In terms of the Japanese voice acting, everyone is brilliant, but Setsuko stands out as the pinnacle. As well as being animated realistically, she must surely be voiced by some kind of super seiyuu. Even if you don't like kids (which I don't), you'll still find yourself saying, ‘Ah' at her innocent speeches. The American voice actors in comparison don't come across as mesmerising, mainly because of the difference in pacing, but they do an acceptable job. The soundtrack, although not a prominent feature in itself, is suitably haunting.
The only excuse you could have not to care for Seita and Setsuko is that you're dead. At times, empathy is taken to such excruciating levels that you wonder whether you can take any more. Yet somehow Grave of the Fireflies never ranges into the realms of melodrama and petty sentimentality, meaning you never lose interest in the siblings and their plight.
Setsuko is adorable, temperamental and ignorant of any wider implications (just as a baby should be), whilst Seita is a teenager abandoned in a cold adult world way before his time, and with nothing to cling to but his sister. The two are characterised almost wholly in these terms, which made it easy to view them as representatives of all children of war. They are not brave, independent children, but lost children - lost through war, lost through time, lost through memory. We see so many touching moments between them, that it's impossible to pick out the most important; from Setsuko showing her brother all the ‘money' she has saved, to Seita trying to hold her in his loneliness and being rebuffed, each one takes on such harrowing significance in retrospect.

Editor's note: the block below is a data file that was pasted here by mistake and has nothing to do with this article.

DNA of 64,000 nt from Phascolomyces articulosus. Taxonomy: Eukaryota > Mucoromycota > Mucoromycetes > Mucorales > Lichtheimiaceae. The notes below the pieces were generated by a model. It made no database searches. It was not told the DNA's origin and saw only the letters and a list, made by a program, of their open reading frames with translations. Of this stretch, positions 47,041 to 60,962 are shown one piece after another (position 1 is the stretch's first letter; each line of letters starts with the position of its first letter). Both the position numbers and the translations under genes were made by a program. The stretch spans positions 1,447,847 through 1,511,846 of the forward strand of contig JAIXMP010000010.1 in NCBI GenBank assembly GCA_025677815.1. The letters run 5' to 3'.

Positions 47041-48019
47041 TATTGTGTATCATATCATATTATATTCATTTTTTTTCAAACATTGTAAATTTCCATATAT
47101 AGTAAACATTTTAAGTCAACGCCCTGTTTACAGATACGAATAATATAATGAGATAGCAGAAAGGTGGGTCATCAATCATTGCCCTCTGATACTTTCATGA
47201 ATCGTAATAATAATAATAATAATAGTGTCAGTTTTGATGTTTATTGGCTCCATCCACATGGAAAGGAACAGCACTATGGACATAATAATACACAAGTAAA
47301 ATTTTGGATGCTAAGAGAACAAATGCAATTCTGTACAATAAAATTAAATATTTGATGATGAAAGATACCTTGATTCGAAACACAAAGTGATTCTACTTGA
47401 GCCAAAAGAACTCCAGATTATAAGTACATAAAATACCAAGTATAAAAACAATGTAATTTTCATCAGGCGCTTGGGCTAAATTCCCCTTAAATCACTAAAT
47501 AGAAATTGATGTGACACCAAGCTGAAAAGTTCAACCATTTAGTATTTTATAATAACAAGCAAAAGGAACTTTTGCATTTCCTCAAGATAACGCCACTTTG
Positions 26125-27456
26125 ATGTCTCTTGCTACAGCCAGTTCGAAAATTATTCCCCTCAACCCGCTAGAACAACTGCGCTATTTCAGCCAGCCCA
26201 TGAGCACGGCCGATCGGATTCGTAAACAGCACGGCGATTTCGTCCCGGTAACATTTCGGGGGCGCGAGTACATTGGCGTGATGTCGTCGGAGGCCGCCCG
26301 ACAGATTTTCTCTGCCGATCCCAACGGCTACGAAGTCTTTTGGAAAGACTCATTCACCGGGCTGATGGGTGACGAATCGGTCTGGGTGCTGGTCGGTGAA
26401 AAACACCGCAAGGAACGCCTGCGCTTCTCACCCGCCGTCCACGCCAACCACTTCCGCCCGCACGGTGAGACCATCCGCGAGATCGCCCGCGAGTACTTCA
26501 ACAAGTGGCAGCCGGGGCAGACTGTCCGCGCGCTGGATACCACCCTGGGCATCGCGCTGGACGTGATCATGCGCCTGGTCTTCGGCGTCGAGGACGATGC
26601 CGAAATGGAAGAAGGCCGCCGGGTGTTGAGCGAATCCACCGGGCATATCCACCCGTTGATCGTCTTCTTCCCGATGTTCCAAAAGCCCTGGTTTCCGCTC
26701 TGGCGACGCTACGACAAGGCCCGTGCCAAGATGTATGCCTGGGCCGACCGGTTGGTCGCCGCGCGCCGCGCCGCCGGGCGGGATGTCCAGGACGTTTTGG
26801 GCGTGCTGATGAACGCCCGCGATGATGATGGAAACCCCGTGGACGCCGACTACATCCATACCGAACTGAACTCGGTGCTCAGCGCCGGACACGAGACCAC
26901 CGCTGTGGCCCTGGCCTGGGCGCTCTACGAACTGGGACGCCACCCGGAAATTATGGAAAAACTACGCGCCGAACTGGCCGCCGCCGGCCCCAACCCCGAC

The supporting characters are realistic enough considering the few minutes we get to spend with each of them, and rightly so, since this is meant to be a historical portrayal. Although not complex in themselves, each of the cast brings a new insight into the uncompromising culture that's developed in response to the terrible times. For example, although Seita's aunt can justifiably be viewed as a miserly bitch, the fact is that food is scarce and her primary concern is for her own family. This is a dog-eat-dog world steeped in conflict, and as terrible as it sounds, two orphan kids are the least of everyone's problems.
Grave of the Fireflies is no less than a classic masterpiece. Watch it if you're dying for an overwhelming emotional experience; watch it if you fancy a no-bullshit plunge into the decay of humanity; and by all means watch it with a box of tissues. Don't watch it if you're looking for another Miyazaki fairy tale.
With their father serving overseas in the Navy towards the end of the World War 2, Seita and his younger sister Setsuko are living as normally as they can. One day during a firebomb raid on the city their mother suffers fatal wounds and the two siblings' lives are turned upside down as they go to live with a relative. After suffering the cruel treatment of their aunt, who makes it clear that their very presence is a nuisance, Seita and Setsuko decide to leave and go to live in an abandoned bomb shelter. With no one else to rely on, Seita and Setsuko try their hardest to live from day to day. Though when food becomes ever more scarce and no one is willing to sell what little provisions they have, life for the pair is increasingly difficult. Then when Setsuko falls ill, Seita begins to realize just how fragile life is...